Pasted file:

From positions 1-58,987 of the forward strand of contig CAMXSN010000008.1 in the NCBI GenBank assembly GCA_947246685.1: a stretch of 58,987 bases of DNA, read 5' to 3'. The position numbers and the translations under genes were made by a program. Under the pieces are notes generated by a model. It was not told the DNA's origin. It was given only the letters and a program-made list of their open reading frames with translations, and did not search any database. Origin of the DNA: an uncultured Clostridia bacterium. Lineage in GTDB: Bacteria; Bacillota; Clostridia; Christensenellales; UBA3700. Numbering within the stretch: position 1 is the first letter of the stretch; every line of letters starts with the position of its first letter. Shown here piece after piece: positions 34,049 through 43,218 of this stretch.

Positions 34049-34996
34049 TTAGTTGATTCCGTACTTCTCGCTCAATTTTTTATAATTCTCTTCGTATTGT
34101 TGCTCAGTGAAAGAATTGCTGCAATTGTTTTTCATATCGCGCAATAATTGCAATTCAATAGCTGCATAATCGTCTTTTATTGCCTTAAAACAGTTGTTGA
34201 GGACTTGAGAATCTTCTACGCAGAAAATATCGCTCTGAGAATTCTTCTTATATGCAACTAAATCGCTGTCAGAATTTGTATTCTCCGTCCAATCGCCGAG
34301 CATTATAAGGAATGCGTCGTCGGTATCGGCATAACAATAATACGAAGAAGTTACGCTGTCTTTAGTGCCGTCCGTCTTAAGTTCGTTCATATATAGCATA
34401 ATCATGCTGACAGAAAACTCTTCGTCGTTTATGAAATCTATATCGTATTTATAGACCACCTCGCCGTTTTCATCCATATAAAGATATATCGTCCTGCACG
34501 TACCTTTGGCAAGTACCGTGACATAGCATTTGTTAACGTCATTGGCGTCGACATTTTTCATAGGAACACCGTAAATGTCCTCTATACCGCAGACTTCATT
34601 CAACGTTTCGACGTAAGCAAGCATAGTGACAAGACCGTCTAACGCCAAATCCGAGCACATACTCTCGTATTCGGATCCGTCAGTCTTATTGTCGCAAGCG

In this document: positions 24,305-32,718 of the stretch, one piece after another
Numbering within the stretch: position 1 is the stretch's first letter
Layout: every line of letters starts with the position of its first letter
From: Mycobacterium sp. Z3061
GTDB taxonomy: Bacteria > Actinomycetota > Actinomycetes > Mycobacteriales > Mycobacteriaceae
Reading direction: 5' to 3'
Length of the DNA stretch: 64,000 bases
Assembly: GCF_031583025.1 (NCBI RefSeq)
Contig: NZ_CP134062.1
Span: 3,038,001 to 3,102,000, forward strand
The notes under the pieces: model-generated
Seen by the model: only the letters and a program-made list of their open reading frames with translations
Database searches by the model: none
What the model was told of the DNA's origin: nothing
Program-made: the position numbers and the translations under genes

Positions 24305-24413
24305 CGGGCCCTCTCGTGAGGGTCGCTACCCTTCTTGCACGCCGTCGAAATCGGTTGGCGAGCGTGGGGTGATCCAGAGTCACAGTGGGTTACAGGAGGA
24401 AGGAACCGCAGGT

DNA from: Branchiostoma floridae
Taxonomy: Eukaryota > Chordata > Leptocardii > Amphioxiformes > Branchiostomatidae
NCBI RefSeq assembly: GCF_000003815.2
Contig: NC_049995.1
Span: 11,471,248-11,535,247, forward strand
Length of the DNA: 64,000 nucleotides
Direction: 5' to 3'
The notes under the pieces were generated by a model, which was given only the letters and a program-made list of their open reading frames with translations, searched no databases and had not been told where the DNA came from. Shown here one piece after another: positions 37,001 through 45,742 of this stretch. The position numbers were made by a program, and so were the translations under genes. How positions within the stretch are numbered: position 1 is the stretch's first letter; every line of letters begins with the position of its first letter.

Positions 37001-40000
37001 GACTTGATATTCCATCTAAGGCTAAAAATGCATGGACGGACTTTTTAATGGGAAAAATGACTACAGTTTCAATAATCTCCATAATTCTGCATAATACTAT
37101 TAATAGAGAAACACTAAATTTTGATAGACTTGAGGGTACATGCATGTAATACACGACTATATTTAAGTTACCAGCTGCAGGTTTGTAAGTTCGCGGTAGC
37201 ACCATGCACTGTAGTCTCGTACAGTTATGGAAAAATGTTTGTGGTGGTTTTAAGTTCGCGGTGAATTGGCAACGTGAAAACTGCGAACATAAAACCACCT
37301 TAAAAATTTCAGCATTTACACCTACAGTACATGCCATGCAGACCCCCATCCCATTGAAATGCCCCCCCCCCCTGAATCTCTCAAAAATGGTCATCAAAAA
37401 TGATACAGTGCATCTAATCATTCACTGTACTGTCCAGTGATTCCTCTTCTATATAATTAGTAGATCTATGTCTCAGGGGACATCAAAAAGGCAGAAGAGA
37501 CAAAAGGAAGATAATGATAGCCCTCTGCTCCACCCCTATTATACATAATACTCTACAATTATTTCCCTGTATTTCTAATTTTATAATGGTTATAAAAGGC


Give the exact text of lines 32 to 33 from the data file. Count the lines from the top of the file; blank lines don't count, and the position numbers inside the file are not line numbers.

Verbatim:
Span: 11,471,248-11,535,247, forward strand
Length of the DNA: 64,000 nucleotides